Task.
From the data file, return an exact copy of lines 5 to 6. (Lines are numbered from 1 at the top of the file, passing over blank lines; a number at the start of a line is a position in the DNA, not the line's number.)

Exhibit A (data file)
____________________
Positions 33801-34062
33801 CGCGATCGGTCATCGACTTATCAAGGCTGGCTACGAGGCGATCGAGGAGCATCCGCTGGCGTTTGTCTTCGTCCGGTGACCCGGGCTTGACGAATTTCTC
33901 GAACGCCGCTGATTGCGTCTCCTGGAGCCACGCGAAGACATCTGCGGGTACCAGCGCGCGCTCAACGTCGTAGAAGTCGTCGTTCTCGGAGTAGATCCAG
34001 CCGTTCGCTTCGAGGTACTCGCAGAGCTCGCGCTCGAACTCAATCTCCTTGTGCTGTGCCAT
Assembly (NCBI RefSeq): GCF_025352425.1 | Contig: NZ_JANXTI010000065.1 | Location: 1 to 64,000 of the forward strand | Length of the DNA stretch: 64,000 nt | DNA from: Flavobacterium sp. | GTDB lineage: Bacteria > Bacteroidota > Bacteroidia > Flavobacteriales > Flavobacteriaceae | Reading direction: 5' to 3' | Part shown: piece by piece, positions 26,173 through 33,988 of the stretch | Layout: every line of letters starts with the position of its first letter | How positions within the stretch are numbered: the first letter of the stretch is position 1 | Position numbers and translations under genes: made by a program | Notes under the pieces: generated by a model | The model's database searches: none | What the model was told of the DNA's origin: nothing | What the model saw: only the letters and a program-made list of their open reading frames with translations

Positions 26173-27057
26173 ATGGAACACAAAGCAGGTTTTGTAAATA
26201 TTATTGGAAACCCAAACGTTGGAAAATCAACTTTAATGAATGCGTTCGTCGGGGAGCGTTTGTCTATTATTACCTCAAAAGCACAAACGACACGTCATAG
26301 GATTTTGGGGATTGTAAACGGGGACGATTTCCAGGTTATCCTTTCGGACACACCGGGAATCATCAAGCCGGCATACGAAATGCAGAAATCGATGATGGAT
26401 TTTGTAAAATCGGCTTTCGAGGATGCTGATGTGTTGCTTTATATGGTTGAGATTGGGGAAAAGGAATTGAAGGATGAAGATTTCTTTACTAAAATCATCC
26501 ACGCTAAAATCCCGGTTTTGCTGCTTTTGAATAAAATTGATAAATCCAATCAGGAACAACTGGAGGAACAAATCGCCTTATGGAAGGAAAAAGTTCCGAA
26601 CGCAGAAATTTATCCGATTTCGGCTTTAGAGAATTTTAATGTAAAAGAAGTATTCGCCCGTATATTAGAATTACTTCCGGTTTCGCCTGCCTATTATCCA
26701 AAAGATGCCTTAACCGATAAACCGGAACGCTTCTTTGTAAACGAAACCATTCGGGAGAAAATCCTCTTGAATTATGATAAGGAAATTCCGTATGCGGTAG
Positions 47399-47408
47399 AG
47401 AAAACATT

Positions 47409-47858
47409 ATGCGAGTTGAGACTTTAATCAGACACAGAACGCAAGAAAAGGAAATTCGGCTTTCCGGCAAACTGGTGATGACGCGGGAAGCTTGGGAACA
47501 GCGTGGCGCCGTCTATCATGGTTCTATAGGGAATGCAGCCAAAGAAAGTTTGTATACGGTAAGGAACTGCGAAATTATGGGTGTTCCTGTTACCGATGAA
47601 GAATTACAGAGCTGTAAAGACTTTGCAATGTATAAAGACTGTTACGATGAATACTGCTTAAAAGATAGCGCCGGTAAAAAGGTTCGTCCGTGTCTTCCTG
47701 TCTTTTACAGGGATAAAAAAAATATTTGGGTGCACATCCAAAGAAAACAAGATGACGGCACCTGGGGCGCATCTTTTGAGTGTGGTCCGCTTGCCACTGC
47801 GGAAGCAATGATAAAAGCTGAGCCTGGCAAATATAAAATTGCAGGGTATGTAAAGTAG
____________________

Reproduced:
Assembly (NCBI RefSeq): GCF_025352425.1 | Contig: NZ_JANXTI010000065.1 | Location: 1 to 64,000 of the forward strand | Length of the DNA stretch: 64,000 nt | DNA from: Flavobacterium sp. | GTDB lineage: Bacteria > Bacteroidota > Bacteroidia > Flavobacteriales > Flavobacteriaceae | Reading direction: 5' to 3' | Part shown: piece by piece, positions 26,173 through 33,988 of the stretch | Layout: every line of letters starts with the position of its first letter | How positions within the stretch are numbered: the first letter of the stretch is position 1 | Position numbers and translations under genes: made by a program | Notes under the pieces: generated by a model | The model's database searches: none | What the model was told of the DNA's origin: nothing | What the model saw: only the letters and a program-made list of their open reading frames with translations

Positions 26173-27057